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An improved New Zealand forward effort proved the difference in a contest spoiled as a spectacle by freezing conditions and constant rain.
Victory wasn't enough for the All Blacks to retain the Dave Gallaher Cup, which goes to the French for the first time since the countries began competing for it nine years ago. The hosts needed to win by six points or more to keep the silverware on points differential.
Both teams scored a try each -- including one of the great individual test tries by French winger Cedric Heymans, who brilliantly evaded four defenders -- but the All Blacks were deserved winners through creating more chances and winning the all-important territory battle.
There was a vast improvement in the physical exchanges that let them down so badly in the 27-22 first test loss at Dunedin last weekend.
Seeking a repeat of the their 2-0 series triumph in New Zealand 15 years ago, France were a danger to snatch it via some unlikely counter-attacking in the second spell that defied the conditions.
Swirling wind played havoc with the tactical kicking game of both teams, along with shots at goal, where France managed just two from six shots and New Zealand three from six.
Openside flanker Tanerau Latimer industrious at the breakdown in his first test start for the All Blacks while fellow-loose forwards Kieran Read and Jerome Kaino were also strong, along with hooker Keven Mealamu and lock Brad Thorn.
Both sides struggled to string together any expansive play, with All Blacks first five-eighth Stephen Donald enduring an error-prone evening, finding himself replaced in the final quarter by Luke McAlister.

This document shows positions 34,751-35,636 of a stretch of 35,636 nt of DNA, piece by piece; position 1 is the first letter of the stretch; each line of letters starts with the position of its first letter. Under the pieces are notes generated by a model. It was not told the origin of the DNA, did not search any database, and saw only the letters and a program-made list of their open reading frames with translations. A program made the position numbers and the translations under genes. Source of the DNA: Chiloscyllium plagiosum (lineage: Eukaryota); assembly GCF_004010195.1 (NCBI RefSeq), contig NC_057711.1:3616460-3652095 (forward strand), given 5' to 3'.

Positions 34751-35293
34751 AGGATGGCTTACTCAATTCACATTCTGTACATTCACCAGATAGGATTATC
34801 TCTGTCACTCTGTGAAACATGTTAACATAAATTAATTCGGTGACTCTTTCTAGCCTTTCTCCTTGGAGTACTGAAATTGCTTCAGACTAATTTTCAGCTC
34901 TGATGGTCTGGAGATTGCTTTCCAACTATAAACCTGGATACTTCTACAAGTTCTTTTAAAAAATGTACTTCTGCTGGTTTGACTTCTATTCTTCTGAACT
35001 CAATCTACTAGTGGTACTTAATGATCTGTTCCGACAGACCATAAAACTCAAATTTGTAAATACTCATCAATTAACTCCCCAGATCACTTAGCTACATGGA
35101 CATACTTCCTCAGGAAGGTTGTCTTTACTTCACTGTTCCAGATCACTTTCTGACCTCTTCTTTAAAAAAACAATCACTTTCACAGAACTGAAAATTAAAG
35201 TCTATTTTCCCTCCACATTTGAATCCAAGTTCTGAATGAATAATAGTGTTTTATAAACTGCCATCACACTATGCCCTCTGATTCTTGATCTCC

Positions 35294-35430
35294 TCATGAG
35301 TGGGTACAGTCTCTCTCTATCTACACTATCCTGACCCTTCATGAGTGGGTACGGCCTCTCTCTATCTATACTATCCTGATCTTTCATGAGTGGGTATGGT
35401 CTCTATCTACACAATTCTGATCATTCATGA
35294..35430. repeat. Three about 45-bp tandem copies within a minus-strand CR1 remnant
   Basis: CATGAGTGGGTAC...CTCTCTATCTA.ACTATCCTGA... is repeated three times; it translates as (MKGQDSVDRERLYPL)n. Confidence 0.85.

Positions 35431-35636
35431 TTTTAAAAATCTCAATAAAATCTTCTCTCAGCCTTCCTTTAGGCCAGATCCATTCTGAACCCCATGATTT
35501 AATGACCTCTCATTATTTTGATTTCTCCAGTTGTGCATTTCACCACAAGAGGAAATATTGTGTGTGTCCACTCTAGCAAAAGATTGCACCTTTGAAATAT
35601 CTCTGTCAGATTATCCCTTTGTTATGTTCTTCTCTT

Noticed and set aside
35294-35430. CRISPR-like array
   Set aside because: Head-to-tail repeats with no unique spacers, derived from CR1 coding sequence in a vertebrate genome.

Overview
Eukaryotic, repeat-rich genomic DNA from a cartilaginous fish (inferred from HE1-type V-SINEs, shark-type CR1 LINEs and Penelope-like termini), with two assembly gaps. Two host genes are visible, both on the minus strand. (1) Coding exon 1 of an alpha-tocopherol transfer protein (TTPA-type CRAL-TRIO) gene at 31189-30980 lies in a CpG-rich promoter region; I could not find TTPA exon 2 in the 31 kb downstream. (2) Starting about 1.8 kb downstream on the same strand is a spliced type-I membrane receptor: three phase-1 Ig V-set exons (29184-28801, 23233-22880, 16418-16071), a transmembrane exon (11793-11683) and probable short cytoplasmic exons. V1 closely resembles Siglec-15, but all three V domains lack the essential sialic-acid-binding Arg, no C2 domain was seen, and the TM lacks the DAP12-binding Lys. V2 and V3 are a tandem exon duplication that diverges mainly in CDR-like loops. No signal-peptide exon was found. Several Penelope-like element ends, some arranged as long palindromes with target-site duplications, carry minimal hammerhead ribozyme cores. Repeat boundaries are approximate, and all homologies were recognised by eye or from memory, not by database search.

Donald's botched a tricky penalty attempt in the third minute while French second five-eighth Damien Traille narrowly missed a dropped goal attempt soon afterwards as the game quickly descended into a territorial slog.
It wasn't until the 26th minute that either team launched a sustained attack, resulting in a try to All Blacks second five-eighth Ma'a Nonu. Surges from Kaino and hooker Keven Mealamu gained ground before Nonu doubled around winger Joe Rokocoko, who popped a sweet pass in the tackle.
They nearly had a second moments later when right winger Cory Jane crashed over in the corner but third match official George Ayoub ruled no try as he couldn't see a grounding.
Halfback Dupuy missed long-range penalties in the 33rd and 36th minutes before Donald discovered his radar on the stroke of halftime to put his team 8-0 clear.
Heymans had France were climbed within one point with a memorable solo try 3min after the break, converted by Dupuy.
Receiving the ball nearly halfway only 1m of space on the left flank, Heymans scooted around opposite number Jane, swerved past fullback Mils Muliaina and cover defending No 8 Kieran Read before stepping inside Rokocoko.
New Zealand launched several attacking raids but stout France defence produced key turnovers on their own tryline more than once.
Penalties became the preferred method of scoring from there, with Donald successful in the 55th minute and McAlister 10min later.
French replacement halfback Dimitri Yachvili slotted three points with 12min remaining but the only team who came close to scoring from there were New Zealand, when a bouncing ball slipped the grasp of Rokocoko near the tryline 2min from time.
The All Blacks host Italy in Christchurch on Saturday next week while France cross the Tasman to play Australia in Sydney.